This is a first person account reprinted from From the Ground Up: A Seattle Feminist Newspaper, June 1974. In it, Helen Dunn describes the inequities and gender politics of hospital work in the mid-1970s.
"Women Working as a Ward Clerk" by Helen Dunn
"I am a ward clerk at Group Health Hospital. This involves sitting at the Nurse's Station answering phones, processing doctor's orders, directing people to patients' rooms, and knowing where all the patients are all the time. Ward clerks essentially manage the whole ward, taking the paperwork and all the nit-picky details from the staff nurses. But being a ward clerk is different from working as a clerk in the business office or medical records.
"We accept a great deal of responsibility for people's well being; if we make a mistake it might mean a patient would not receive the blood she needs, not see the doctor in time, not get the help necessary if she goes into respiratory arrest. I didn't have to go to school to be a ward clerk, but my three years of experience make me more effective. I have to be organized, able to work under constant interruption and pressure, and be able to take flack from all sides. I am in the middle. In dealing with relatives of dying patients, for example, I am directly involved with the horrors of illness and death, and yet am totally helpless to change anything: I am stuck with the paperwork and the phones.
Ward clerks at Group Health are all women. (The only male ward clerks I have heard of were interns in the Hospital Administration Program at the U of W, working part-time to pick up on what happens on a typical hospital ward.) Most of us are in our twenties, some our forties; some are married, some have children. Most of us have been here about two years, some longer than five. We have college degrees in psychology, english, music, anthropology, etc. Being a ward clerk is as close as we can get to patient-care without any technical training. We can learn a lot about medicine, but we rarely have time to spend with patients. All of us will eventually leave. Ward clerking is a dead-end job -- it is not a career.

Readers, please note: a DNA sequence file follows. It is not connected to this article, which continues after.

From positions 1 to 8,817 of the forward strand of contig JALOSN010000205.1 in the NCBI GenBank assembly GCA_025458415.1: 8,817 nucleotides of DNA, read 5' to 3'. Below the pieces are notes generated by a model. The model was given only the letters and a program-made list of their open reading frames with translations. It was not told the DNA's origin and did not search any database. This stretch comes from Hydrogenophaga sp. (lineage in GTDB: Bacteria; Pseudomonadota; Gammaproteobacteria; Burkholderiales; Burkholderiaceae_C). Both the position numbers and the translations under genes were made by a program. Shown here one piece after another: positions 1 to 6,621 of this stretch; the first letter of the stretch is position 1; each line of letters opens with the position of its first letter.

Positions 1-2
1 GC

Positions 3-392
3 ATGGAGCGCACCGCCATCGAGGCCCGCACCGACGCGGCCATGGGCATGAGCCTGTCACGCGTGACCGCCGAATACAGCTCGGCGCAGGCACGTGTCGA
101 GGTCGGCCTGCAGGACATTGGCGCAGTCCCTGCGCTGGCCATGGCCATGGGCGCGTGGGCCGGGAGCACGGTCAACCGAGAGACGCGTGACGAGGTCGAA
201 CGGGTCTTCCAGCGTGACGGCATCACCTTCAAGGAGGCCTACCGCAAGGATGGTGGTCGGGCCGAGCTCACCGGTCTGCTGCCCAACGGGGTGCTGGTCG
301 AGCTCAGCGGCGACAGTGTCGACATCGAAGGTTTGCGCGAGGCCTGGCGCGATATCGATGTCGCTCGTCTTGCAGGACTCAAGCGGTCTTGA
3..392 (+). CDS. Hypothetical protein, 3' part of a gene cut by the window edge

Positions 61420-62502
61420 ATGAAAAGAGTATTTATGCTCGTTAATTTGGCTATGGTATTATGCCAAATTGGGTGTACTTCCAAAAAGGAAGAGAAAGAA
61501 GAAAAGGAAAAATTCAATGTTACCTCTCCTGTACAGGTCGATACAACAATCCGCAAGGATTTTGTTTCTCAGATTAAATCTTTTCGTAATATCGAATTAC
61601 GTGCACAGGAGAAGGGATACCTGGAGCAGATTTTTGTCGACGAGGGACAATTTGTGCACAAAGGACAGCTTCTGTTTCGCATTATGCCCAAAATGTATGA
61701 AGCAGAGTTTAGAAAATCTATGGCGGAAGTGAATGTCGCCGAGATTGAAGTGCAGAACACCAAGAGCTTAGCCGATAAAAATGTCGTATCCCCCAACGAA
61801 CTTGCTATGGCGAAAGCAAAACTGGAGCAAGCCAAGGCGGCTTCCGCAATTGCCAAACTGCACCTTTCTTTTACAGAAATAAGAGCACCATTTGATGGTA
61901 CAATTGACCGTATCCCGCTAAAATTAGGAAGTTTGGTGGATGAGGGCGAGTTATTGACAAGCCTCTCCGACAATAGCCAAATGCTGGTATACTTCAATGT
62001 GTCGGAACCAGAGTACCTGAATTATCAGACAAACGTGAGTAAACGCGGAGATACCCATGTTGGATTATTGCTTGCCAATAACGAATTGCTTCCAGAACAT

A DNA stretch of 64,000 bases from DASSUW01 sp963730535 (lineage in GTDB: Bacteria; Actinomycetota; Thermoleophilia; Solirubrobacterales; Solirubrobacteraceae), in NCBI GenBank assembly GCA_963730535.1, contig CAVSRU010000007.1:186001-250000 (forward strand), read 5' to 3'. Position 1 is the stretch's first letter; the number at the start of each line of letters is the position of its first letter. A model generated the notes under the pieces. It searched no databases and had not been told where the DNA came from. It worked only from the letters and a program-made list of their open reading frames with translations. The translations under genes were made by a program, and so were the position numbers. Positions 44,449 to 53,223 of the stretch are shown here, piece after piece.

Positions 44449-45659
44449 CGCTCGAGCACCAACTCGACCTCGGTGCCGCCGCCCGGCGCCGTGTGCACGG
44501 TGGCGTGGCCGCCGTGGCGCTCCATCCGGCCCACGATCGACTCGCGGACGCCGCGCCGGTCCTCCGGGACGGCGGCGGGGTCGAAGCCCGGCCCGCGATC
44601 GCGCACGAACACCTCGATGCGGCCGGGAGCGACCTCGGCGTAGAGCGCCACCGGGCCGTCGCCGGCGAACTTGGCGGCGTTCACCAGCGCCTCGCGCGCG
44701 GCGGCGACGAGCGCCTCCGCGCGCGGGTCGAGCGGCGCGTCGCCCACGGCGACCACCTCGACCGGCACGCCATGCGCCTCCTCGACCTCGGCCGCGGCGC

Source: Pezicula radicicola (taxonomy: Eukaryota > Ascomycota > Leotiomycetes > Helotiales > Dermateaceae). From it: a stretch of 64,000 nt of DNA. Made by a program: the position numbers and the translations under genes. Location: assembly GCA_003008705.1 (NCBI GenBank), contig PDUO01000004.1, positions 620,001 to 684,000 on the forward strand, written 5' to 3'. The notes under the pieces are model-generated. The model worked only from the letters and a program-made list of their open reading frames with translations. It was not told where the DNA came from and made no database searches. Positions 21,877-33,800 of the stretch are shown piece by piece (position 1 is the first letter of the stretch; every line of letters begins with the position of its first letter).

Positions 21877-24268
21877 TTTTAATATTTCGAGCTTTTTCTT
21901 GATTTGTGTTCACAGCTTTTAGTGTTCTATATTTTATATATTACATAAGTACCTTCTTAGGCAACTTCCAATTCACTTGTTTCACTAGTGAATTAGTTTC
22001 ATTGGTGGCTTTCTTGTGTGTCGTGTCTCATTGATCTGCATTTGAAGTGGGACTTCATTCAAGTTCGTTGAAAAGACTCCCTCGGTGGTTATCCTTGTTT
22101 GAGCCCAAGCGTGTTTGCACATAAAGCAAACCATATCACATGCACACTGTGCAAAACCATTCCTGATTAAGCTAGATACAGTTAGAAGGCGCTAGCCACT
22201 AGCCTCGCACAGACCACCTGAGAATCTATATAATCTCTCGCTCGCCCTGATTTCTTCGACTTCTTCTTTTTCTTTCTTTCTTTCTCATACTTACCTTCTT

We are supposed to be active members of the "the health care team," and we are paid less that anyone else, and have to deal with all the petty hassles no one else wants. Most of us become ward clerks because of a vague interest in medicine, but have continued working there because we can't find anything else.
Working at Group Health has demonstrated the bizarre methods used in running a hospital, the outdated-but-changing relationship between doctors, nurses, and patients; and a whole group of workers who are grossly underpaid and overworked. Hospital workers are a group that remains invisible to the general public and as such have, until recently, been overlooked by any kind of legislative process or union organizing. The majority of hospital workers are women -- many of them do filthy and uninspiring work. The history of why hospital work (other than administrative) is so low-paying is something that needs investigating. It is because in the past much of nursing was done by volunteer women in service guilds, or was a lowly job left to the dregs of (female) society? Is it because in the past nursing required little skill, or because it has always been "women's work?"
In any case, Group Health is now unionized and the employees make better money than most hospital workers in Seattle. But hospital administrators have a lot of catching up to do. The criteria used for relative pay scales at Group Health are arbitrary and are not based on the amount of patient-care, responsibility, or pressures inherent in any one position. Rather, some positions, like head washman in the laundry, and warehouseman in the storerooms, have salaries based on what these people could earn in the commercial world outside the hospital. Nurses, who have no connection with any job outside the hospital, are paid less. Men just out of the military who have had minimal medex training make more than women who went to school for the same amount of time to learn approximately the same things. Head nurses make a lot compared to these workers, and yet if they were men in similar management positions they would be making thousands more. These present inequities are a great source of anger and frustration among the women who work at Group Health.
Despite these frustrations, tensions, and pressures, I enjoy my work. I am good at it. One reason I stick it out is because my job (and most involving patient-care) is less alienating than many. By alienating, I mean the kind of job where you are a small cog in a big wheel, never realizing the product of your labor, feeling that you are part of a never-ending bureaucracy. I work with people, not numbers or machines. In working with people, even though they are always sick, and some die despite our efforts, I see my labor justified; I have visible proof of what I am working for.
Satisfaction in this work is often bittersweet; we are helpless against a lot of suffering, but we also help people. The RNs I work with are often overwhelmed by the confusing system of medicine as it is practiced in American hospitals. They are frustrated by overwork and the fact that they are too busy to learn anything once they are out of school and working on the floor. But I don't know any nurse who would give up working with people this way for a management job in an office.
There are a great many problems with health care delivery in this county, but I am committed to it, and to becoming a part of a force for change within the system. I have many alternatives: I have applied to nursing school because I am interested in nurse-practitioning in an urban free clinic. I have thought of public health, or medical social work. My hope is that more women who have come up through the hospital system can become a major force in changing the priorities, inequalities, and absurdities of present medical practice.